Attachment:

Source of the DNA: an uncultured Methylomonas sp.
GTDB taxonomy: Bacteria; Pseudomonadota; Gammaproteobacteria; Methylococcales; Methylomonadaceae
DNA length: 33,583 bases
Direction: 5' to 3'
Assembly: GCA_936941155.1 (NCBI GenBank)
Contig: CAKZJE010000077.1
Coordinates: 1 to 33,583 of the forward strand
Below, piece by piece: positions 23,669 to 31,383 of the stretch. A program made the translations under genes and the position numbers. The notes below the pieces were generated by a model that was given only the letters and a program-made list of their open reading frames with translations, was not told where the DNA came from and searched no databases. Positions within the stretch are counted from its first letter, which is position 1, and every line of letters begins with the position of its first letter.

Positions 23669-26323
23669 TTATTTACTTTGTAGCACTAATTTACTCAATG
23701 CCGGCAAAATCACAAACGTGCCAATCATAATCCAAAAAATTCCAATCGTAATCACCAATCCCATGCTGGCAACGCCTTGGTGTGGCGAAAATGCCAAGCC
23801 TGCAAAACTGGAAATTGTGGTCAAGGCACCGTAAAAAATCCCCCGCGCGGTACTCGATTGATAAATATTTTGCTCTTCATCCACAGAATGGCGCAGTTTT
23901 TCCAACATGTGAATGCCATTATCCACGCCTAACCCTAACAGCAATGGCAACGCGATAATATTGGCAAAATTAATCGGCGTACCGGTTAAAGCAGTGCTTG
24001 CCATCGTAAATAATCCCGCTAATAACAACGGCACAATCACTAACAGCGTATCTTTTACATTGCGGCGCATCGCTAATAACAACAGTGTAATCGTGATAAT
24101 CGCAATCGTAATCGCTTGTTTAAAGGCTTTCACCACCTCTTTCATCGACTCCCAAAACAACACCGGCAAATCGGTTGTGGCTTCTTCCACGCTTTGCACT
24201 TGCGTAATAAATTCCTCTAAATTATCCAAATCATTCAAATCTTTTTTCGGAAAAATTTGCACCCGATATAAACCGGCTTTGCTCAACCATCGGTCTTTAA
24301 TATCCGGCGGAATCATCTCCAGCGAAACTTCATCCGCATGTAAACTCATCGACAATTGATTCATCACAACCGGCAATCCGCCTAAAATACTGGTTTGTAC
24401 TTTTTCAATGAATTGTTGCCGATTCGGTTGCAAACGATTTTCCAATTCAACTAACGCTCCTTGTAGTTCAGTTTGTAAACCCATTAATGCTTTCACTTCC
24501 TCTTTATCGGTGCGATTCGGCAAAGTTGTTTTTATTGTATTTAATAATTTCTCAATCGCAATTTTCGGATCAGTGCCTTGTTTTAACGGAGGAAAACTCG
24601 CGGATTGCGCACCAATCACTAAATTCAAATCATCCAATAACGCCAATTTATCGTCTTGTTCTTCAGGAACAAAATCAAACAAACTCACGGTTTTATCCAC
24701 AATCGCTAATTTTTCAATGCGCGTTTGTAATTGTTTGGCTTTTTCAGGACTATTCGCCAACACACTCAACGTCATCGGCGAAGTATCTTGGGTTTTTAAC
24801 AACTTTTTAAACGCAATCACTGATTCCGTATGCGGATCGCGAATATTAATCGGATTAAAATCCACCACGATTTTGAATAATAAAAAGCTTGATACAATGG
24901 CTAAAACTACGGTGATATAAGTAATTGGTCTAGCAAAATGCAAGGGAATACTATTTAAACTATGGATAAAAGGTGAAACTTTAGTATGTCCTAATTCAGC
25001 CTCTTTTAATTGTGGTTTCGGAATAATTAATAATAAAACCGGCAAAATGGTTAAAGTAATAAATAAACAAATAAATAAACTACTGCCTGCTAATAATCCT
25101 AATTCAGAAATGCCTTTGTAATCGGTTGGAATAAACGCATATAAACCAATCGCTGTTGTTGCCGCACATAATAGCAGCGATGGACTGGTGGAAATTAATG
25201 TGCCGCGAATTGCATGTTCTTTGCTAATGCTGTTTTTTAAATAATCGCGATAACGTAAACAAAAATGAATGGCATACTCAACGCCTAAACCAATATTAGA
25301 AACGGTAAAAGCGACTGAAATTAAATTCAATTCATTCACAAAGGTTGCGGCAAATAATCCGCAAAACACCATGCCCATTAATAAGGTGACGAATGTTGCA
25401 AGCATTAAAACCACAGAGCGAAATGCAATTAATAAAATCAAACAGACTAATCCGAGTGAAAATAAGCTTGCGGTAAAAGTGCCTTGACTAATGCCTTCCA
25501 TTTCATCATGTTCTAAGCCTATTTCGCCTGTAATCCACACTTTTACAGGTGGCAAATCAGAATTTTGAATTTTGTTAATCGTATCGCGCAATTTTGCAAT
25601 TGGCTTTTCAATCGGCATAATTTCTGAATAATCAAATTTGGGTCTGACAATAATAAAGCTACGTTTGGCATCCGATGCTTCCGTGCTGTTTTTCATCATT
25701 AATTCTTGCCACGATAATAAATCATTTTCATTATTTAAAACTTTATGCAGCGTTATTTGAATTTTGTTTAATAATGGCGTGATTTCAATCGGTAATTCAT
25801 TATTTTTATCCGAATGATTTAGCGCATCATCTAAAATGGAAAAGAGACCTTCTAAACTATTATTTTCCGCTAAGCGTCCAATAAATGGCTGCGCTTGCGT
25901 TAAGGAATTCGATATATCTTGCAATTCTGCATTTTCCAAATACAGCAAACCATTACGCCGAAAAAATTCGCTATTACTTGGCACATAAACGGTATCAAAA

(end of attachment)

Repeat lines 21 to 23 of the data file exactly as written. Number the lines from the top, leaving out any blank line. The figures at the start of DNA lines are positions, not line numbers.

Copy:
24701 AATCGCTAATTTTTCAATGCGCGTTTGTAATTGTTTGGCTTTTTCAGGACTATTCGCCAACACACTCAACGTCATCGGCGAAGTATCTTGGGTTTTTAAC
24801 AACTTTTTAAACGCAATCACTGATTCCGTATGCGGATCGCGAATATTAATCGGATTAAAATCCACCACGATTTTGAATAATAAAAAGCTTGATACAATGG
24901 CTAAAACTACGGTGATATAAGTAATTGGTCTAGCAAAATGCAAGGGAATACTATTTAAACTATGGATAAAAGGTGAAACTTTAGTATGTCCTAATTCAGC